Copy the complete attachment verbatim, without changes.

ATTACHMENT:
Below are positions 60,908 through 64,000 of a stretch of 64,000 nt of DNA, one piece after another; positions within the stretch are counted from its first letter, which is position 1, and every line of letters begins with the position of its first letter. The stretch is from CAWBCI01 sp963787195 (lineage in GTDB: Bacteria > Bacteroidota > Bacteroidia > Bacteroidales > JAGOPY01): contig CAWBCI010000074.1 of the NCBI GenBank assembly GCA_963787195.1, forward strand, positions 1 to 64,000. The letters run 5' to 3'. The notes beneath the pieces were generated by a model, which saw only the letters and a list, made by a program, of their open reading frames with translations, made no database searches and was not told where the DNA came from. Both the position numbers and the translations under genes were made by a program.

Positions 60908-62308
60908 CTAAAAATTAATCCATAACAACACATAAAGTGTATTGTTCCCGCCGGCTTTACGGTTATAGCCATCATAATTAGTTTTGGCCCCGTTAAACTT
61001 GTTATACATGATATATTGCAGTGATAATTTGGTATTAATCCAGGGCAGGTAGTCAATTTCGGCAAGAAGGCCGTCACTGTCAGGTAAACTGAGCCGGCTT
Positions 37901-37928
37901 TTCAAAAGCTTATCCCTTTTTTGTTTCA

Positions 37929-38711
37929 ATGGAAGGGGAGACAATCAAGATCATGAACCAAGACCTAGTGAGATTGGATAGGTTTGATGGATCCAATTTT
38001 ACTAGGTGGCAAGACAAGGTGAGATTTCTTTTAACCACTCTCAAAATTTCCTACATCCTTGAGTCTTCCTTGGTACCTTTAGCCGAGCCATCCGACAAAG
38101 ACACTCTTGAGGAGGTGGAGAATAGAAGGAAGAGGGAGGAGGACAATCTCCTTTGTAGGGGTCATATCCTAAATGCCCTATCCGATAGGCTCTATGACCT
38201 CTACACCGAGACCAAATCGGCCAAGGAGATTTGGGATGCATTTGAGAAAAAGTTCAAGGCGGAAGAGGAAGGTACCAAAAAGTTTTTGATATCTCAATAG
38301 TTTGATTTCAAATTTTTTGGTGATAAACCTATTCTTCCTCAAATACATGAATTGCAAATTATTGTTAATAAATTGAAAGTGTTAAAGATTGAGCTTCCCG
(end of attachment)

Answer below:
Below are positions 60,908 through 64,000 of a stretch of 64,000 nt of DNA, one piece after another; positions within the stretch are counted from its first letter, which is position 1, and every line of letters begins with the position of its first letter. The stretch is from CAWBCI01 sp963787195 (lineage in GTDB: Bacteria > Bacteroidota > Bacteroidia > Bacteroidales > JAGOPY01): contig CAWBCI010000074.1 of the NCBI GenBank assembly GCA_963787195.1, forward strand, positions 1 to 64,000. The letters run 5' to 3'. The notes beneath the pieces were generated by a model, which saw only the letters and a list, made by a program, of their open reading frames with translations, made no database searches and was not told where the DNA came from. Both the position numbers and the translations under genes were made by a program.

Positions 60908-62308
60908 CTAAAAATTAATCCATAACAACACATAAAGTGTATTGTTCCCGCCGGCTTTACGGTTATAGCCATCATAATTAGTTTTGGCCCCGTTAAACTT
61001 GTTATACATGATATATTGCAGTGATAATTTGGTATTAATCCAGGGCAGGTAGTCAATTTCGGCAAGAAGGCCGTCACTGTCAGGTAAACTGAGCCGGCTT
Positions 37901-37928
37901 TTCAAAAGCTTATCCCTTTTTTGTTTCA

Positions 37929-38711
37929 ATGGAAGGGGAGACAATCAAGATCATGAACCAAGACCTAGTGAGATTGGATAGGTTTGATGGATCCAATTTT
38001 ACTAGGTGGCAAGACAAGGTGAGATTTCTTTTAACCACTCTCAAAATTTCCTACATCCTTGAGTCTTCCTTGGTACCTTTAGCCGAGCCATCCGACAAAG
38101 ACACTCTTGAGGAGGTGGAGAATAGAAGGAAGAGGGAGGAGGACAATCTCCTTTGTAGGGGTCATATCCTAAATGCCCTATCCGATAGGCTCTATGACCT
38201 CTACACCGAGACCAAATCGGCCAAGGAGATTTGGGATGCATTTGAGAAAAAGTTCAAGGCGGAAGAGGAAGGTACCAAAAAGTTTTTGATATCTCAATAG
38301 TTTGATTTCAAATTTTTTGGTGATAAACCTATTCTTCCTCAAATACATGAATTGCAAATTATTGTTAATAAATTGAAAGTGTTAAAGATTGAGCTTCCCG